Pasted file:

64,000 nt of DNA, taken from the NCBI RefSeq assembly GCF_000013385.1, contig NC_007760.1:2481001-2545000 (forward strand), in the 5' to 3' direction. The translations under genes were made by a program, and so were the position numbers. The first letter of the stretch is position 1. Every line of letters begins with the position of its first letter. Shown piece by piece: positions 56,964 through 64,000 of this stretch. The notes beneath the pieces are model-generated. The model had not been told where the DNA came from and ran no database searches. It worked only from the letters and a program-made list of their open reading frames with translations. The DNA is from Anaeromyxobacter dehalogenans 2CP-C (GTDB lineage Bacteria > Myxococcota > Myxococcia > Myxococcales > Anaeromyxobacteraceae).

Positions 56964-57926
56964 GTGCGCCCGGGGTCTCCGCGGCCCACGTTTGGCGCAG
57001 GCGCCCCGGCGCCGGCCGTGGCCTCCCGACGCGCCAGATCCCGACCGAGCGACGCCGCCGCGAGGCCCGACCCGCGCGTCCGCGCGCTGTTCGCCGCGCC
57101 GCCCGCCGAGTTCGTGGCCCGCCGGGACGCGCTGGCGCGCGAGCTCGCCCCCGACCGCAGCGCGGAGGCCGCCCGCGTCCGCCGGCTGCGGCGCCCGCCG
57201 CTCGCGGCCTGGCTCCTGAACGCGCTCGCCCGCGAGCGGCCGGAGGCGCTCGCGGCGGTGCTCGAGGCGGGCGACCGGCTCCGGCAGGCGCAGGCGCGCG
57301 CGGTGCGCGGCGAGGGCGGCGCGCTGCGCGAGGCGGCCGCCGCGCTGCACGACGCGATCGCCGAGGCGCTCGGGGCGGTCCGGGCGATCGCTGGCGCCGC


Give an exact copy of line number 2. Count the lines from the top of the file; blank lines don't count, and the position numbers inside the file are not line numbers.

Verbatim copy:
Positions 56964-57926